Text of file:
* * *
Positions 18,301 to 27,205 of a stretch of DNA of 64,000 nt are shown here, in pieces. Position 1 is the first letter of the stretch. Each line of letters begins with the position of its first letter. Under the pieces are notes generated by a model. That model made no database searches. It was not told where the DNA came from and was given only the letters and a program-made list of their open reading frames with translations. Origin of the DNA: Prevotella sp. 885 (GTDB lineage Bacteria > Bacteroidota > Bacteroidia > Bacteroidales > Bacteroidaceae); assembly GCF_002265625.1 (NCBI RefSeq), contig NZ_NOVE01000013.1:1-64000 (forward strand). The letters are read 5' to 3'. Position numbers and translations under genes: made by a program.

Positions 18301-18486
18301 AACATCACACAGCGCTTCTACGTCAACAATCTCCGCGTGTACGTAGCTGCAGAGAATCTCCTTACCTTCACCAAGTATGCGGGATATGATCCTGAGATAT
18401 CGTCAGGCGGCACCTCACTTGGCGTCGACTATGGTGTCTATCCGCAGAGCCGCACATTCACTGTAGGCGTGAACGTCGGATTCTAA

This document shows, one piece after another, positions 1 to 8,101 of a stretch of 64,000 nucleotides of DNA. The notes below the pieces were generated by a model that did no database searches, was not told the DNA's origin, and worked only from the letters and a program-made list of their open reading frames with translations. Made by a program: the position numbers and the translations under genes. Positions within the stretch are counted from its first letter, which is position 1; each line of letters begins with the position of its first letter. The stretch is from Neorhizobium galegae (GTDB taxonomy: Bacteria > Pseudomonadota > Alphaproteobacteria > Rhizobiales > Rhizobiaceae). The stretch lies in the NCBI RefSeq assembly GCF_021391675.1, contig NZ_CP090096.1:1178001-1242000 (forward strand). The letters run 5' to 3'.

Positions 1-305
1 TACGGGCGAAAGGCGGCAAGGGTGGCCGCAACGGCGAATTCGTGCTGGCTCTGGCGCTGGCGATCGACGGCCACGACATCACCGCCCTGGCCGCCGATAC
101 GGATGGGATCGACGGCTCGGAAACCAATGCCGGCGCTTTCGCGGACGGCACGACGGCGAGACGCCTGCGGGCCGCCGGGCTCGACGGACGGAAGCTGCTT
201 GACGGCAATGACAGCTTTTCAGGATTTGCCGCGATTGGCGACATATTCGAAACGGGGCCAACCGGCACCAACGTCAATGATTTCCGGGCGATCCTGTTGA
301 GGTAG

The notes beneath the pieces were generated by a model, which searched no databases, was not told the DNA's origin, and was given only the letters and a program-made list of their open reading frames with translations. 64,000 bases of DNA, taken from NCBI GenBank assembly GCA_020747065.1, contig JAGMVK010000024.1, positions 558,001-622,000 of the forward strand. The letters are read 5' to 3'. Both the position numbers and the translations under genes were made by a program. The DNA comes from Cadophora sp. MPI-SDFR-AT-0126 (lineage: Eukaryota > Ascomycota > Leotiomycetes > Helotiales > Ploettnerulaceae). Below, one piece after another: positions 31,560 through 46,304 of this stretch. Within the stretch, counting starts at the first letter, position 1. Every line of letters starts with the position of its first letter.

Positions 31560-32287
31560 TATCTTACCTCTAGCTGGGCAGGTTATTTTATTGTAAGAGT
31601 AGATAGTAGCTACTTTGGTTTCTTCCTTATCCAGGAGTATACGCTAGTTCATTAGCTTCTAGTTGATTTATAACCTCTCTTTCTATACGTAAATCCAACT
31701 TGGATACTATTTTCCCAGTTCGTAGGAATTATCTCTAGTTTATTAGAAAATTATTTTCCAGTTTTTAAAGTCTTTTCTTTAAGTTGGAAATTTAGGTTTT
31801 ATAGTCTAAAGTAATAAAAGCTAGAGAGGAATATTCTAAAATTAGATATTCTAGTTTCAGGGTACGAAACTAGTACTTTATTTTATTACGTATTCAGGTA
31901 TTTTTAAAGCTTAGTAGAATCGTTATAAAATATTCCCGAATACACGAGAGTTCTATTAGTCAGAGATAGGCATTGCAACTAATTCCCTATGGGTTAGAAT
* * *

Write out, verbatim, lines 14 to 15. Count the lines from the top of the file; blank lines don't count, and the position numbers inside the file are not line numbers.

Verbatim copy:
31601 AGATAGTAGCTACTTTGGTTTCTTCCTTATCCAGGAGTATACGCTAGTTCATTAGCTTCTAGTTGATTTATAACCTCTCTTTCTATACGTAAATCCAACT
31701 TGGATACTATTTTCCCAGTTCGTAGGAATTATCTCTAGTTTATTAGAAAATTATTTTCCAGTTTTTAAAGTCTTTTCTTTAAGTTGGAAATTTAGGTTTT